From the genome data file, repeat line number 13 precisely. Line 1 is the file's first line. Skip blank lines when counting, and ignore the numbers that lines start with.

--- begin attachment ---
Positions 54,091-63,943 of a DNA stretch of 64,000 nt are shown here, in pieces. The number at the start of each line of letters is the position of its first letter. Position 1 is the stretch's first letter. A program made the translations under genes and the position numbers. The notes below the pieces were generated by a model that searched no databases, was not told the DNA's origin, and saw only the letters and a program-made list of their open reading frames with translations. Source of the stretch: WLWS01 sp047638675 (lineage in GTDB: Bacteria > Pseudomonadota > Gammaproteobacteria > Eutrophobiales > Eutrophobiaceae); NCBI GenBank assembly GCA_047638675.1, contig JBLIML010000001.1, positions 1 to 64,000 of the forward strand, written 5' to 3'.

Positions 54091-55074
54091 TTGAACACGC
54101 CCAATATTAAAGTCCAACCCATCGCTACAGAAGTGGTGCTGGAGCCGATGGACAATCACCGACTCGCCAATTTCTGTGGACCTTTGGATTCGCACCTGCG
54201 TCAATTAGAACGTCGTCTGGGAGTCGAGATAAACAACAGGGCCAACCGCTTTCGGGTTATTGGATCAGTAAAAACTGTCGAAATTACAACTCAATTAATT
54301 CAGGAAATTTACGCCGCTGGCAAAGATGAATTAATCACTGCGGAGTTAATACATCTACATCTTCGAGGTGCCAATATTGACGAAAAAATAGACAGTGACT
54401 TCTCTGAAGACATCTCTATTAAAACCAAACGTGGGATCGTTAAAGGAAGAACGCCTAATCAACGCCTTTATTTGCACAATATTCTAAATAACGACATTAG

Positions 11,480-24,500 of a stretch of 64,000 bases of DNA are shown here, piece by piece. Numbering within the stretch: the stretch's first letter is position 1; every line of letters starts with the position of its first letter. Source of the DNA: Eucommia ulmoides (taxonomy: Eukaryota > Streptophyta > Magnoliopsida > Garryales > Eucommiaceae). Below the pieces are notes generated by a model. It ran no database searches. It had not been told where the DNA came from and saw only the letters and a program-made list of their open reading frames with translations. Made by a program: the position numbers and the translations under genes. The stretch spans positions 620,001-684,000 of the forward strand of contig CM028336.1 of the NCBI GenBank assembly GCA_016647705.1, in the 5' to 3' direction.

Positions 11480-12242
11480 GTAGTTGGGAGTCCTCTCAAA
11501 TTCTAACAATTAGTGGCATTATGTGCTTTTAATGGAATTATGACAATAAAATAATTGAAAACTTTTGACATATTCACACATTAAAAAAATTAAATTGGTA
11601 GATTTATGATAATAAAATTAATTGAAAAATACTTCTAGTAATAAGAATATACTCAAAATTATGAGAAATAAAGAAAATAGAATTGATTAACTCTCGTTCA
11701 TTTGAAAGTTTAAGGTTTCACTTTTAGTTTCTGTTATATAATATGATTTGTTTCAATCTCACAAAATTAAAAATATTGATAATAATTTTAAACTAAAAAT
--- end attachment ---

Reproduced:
11701 TTTGAAAGTTTAAGGTTTCACTTTTAGTTTCTGTTATATAATATGATTTGTTTCAATCTCACAAAATTAAAAATATTGATAATAATTTTAAACTAAAAAT